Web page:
Havre Daily News
Pat Long of Havre was alone on Christmas. Her family was all out of state. She didn't feel like cooking a meal for herself.
Luckily, a friend told her about the community Christmas dinner at the Eagles Club.
“It's nice to have a place to have dinner. I didn't want to be alone,” Long said after finishing her meal. Long said her first time at the annual dinner was “wonderful.”
Sunday's dinner, which was dedicated to members of the armed forces, was a success, with about 750 meals served, said organizer Bob Bergren, a state representative and Havre firefighter.
Bergren said the volunteers numbered about 40, including those who delivered meals to homes.
Kathy Remington, president of Eagles Club Auxillary 166, has been volunteering for the Christmas dinner for the last 25 years.
“We raise our hand all of the time to volunteer,” Remington said of Eagles members.
She called the turnout “beautiful.”
Remington's son, Robert Koszewski, also volunteered for the feast. He said he was pleased with the amount of donations he collected and the number of meals served, which totalled 225 at 1 p.m.
“It's not about the food, it's about seeing friends you haven't seen all year,” Remington added.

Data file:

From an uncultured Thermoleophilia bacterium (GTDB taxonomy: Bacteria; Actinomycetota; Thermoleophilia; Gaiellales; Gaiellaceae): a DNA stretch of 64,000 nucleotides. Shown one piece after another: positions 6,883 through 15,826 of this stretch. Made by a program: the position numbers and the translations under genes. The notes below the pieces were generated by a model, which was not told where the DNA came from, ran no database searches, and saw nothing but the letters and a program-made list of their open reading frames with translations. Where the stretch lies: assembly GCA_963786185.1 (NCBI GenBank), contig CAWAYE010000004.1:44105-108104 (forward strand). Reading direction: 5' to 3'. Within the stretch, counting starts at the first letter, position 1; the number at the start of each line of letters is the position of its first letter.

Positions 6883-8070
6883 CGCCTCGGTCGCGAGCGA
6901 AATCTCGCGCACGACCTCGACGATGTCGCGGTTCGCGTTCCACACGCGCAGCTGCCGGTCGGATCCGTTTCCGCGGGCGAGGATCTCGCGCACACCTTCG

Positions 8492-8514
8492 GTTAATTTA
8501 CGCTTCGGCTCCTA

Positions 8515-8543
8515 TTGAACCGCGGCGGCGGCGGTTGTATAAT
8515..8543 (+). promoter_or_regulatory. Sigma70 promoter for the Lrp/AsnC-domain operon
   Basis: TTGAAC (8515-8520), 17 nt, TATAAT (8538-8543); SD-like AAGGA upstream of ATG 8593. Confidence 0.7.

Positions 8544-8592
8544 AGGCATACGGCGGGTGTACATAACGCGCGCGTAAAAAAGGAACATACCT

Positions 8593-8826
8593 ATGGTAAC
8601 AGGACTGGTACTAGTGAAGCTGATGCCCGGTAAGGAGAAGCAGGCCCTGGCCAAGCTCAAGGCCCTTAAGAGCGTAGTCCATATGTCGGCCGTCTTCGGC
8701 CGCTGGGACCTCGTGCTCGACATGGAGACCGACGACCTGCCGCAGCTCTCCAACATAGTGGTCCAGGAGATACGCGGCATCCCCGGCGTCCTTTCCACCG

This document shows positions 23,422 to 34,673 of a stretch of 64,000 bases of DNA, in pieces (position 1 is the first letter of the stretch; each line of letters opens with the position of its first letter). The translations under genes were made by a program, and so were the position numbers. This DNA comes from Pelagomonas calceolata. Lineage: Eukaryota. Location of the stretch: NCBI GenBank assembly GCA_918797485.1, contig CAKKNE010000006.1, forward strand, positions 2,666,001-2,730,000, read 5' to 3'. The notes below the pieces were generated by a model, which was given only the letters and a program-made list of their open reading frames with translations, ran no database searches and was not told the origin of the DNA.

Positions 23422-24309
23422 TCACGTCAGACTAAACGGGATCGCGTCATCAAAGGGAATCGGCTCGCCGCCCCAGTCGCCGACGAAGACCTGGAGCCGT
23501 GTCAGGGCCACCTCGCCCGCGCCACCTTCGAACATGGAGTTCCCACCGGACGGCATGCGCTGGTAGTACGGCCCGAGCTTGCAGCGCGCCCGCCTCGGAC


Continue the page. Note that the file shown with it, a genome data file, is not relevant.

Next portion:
“It is a community dinner. Come one, come all,” Bergren said.
Bergren said it was nice to see a lot of families at the dinner this year.
Kelugh Fournier of Chinook attended the meal for the first time after hearing about it on the radio. He said the “delicious” dinner worked out nicely because his daughter and her husband were on their way to Great Falls, so the meal was a nice send-off.
More than 200 meals were delivered. The total of attendees was about 20 more than last year, Bergren said. He added that he was really happy with the turnout and thought the nice weather may have played a part.
Thirty-six turkeys, which were cooked at Gary & Leo's IGA, were delivered Saturday. Bergren said Monday that a little bit of turkey was left over.
“The meal was good and we had plenty of it,” said Bergen, who has been organizing the dinner for three years. The dinner included rolls, fresh vegetables, stuffing, mashed potatoes and gravy, sweet potatoes, corn, cranberry sauce and pumpkin pie. Bergren, his family members and PJ's Restaurant and Casino, which is owned by family members, helped foot the cost of the dinner. Other contributors included a number of local businesses and individuals.
Cash donations were accepted at the dinner to help pay the costs. The Eagles provided the use of its facility at no charge.
Musician Raymond Miller along with his wife, Margaret, and two daughters provided music for the meal. After last year's dinner went without live music, Miller offered his services to Bergren.
“It's a giving thing. Christmas is the time of giving,” Miller said while his wife sang a Christmas carol. The Millers sang holiday standards along with some Elvis Presley classics and other songs.